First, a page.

There are different conceptions of truth, as I have argued at length (see here and here), so we need to be more specific. Science, and much everyday discourse, typically operate according to a correspondence theory of truth: it is true that the Moon rotates around the Earth just in case the state of affairs in the world out there corresponds with that sentence. Logic and mathematics, by contrast, work with a coherence conception of truth. To say that the Pythagorean theorem is “true” (yes, yes, within the framework of Euclidean geometry!) is to say that its conclusions are logically derived from its premises in a valid fashion.

But of course the correspondence account of truth brings up the issue of justification: how do we justify the correspondence between my utterance that the Moon goes around the Earth in terms of actual states of affairs in the world? Unlike in deductive reasoning, which is typical of both formal logic and mathematics, scientific and everyday inferences are inductive, which means we cannot be certain about them, we can only make probabilistic statements. So, in the strict sense, no, we can’t know anything (outside of logical-mathematical truths). But this isn’t worrisome so long as one is willing to accept with humility that human beings are finite and fallible. We still seem to have been able to acquire a lot of quasi-knowledge, which has been serving us well for hundreds of thousands of years.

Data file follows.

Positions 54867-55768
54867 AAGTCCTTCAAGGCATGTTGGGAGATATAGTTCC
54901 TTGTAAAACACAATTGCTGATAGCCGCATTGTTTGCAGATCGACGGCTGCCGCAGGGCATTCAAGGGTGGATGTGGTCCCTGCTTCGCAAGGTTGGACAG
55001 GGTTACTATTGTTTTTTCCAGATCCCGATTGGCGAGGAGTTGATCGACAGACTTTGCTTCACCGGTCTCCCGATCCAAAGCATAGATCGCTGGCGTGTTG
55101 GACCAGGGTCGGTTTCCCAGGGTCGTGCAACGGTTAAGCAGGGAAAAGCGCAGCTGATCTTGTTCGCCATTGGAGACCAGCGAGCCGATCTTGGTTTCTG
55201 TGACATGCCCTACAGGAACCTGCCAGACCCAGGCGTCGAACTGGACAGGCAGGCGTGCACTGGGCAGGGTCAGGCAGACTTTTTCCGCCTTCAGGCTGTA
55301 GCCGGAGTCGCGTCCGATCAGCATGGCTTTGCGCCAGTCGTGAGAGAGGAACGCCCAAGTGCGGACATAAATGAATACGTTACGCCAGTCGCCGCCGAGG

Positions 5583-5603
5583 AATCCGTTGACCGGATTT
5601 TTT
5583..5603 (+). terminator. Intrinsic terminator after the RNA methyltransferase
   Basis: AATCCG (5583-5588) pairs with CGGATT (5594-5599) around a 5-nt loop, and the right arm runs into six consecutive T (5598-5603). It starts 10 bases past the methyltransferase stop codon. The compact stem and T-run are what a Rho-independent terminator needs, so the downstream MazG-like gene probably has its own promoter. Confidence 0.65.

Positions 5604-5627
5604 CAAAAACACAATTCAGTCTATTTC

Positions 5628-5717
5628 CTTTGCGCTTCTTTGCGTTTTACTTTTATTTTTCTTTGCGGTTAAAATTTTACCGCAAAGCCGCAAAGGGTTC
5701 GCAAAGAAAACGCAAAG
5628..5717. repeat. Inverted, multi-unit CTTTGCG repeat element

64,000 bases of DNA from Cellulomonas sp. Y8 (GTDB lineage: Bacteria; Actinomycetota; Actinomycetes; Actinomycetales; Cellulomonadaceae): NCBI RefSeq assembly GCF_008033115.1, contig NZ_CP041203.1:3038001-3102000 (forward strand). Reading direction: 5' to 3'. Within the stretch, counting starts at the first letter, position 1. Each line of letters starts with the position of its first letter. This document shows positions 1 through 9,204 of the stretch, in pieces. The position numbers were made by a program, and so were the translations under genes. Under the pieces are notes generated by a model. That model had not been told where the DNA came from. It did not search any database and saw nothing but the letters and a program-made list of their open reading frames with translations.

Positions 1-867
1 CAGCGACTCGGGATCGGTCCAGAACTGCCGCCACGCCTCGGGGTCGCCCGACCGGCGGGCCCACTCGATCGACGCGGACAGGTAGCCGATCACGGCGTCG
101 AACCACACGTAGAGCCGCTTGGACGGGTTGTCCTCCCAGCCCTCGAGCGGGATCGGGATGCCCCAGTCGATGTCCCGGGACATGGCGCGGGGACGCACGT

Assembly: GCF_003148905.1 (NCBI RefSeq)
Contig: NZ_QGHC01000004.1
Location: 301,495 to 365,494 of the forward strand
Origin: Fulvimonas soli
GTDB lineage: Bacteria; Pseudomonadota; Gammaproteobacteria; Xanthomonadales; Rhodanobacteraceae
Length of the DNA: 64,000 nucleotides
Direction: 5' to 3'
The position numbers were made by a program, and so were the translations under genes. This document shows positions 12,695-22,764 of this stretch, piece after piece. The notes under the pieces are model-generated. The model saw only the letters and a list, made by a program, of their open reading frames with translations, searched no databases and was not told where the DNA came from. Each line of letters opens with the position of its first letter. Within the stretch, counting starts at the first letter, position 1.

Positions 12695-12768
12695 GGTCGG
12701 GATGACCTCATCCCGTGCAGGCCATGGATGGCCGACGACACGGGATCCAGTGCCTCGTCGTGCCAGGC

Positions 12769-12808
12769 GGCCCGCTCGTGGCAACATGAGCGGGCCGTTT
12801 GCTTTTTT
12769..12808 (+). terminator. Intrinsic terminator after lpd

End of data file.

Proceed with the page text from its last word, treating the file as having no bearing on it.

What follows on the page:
(Notice that I completely ignored the radical skeptical challenge to the concept of knowledge, a la Pyrrhonism, or of the Cartesian doubt type. I think those challenges are both irrefutable and irrelevant, except as a good aid at checking our own hubris.)